Macroeconomic indicators from the US could spell further swings in the strength of the dollar but expectations for the banking sector are 'quite positive'.
Traders await UAE banks' earnings reports
Traders will be holding their breath in the week ahead as they await earnings reports from some of the UAE's biggest banks, alongside macroeconomic indicators from the US that could spell further swings in the strength of the dollar.
It would be the moment of truth for many investors who have built up their positions over the past three months, according to Hassan el Salah, the head of institutional sales at AlRamz Securities.
"A lot of investors have already placed their bets," Mr al Salah said. "The markets should hold on to their current levels, except in the event of any surprise.
"A lot of people were sceptical from the beginning of this rally and not a lot of people participated in it."
Many of the Emirates's largest banks will report earnings this week, with Emirates NBD, the UAE's largest bank by assets, reporting tomorrow, followed on Tuesday by First Gulf Bank and National Bank of Abu Dhabi.
Marwan Shurrab, a fund manager at Gulfmena Alternative Investments, said: "The expectations for the banking sector are quite positive, especially in Q3 and Q4. That's what we're trying to price in right now."
But Mr Shurrab said the biggest worry for analysts would be the extent of provisions for bad debts.
Fears over Dubai's fiscal stability resurfaced last week, after Morgan Stanley said that recent optimism on UAE markets "may be difficult to validate purely based on fundamentals", and speculated the current rally in stock prices might be short-lived.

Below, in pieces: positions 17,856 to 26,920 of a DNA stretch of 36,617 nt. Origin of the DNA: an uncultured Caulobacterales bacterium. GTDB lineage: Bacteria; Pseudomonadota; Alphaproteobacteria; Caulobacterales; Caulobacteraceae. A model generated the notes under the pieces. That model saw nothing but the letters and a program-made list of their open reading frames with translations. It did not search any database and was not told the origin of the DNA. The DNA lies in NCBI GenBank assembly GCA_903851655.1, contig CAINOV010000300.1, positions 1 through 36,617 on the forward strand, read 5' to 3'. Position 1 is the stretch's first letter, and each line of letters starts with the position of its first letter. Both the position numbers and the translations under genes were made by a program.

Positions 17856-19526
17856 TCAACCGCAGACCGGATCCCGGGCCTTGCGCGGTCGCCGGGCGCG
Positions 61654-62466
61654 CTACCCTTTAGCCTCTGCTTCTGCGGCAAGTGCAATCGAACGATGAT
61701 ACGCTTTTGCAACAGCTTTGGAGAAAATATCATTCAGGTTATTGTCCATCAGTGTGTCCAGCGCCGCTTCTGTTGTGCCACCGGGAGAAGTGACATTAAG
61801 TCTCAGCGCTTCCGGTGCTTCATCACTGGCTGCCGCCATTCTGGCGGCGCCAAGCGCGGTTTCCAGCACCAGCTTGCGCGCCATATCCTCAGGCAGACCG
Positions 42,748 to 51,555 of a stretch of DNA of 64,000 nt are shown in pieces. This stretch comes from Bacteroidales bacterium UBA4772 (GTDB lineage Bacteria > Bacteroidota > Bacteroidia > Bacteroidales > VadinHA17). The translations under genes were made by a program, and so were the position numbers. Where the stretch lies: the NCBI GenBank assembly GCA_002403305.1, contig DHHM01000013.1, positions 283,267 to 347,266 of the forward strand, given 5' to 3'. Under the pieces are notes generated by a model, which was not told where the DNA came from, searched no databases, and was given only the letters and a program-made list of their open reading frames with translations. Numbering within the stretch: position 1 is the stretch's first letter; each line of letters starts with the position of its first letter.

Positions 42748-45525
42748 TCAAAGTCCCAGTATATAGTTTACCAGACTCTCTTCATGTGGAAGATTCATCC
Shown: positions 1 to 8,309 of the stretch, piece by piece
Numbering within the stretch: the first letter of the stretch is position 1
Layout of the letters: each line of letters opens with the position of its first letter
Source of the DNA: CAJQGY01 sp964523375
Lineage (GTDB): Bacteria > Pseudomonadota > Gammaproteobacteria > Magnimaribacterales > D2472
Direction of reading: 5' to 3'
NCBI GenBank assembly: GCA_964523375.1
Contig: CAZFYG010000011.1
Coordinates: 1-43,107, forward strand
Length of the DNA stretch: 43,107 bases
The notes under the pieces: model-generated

There has been a remarkable rally in local stocks in the past three months, with the Dubai Financial Market General Index rising 13.88 per cent and the Abu Dhabi Securities Exchange General Index gaining 10.7 per cent.
Credit default swaps on Dubai's 10-year government bonds, which many analysts view as a reflection of underlying risks, reversed their recent downward trend last week, rising 40 basis points to 430.30.
But traders said they did not expect debt worries to rattle the markets in the short term, as many risks had now been priced in. "We're much wiser today than we were a year ago," one trader said.
Also ahead this week is a mass of economic data from the US. Speculation has been mounting all month that the US Federal Reserve will increase stimulus measures at its meeting next month, which would boost stocks in the US and weaken the dollar.
"The worse the data is, the more people are going to be convinced that more quantitative easing is coming," said one trader, who asked not to be named. Dismal results from the US might lead to further stimulus and spark a rally in UAE stocks, he said.
By contrast, good economic news could convince traders that no stimulus is needed, leading to a fall in asset prices.
Traders will be watching the US monthly consumer confidence indicators, as well as the S&P/Case-Shiller Housing Price Index, which gives an indicator of the strength of the US property market, both due to be released on Tuesday.
Earnings in the US would also demand attention, traders said. Many corporate titans, such as Ford, Coca-Cola and Dow Chemical, are due to report before the release of US GDP figures next weekend after UAE markets close.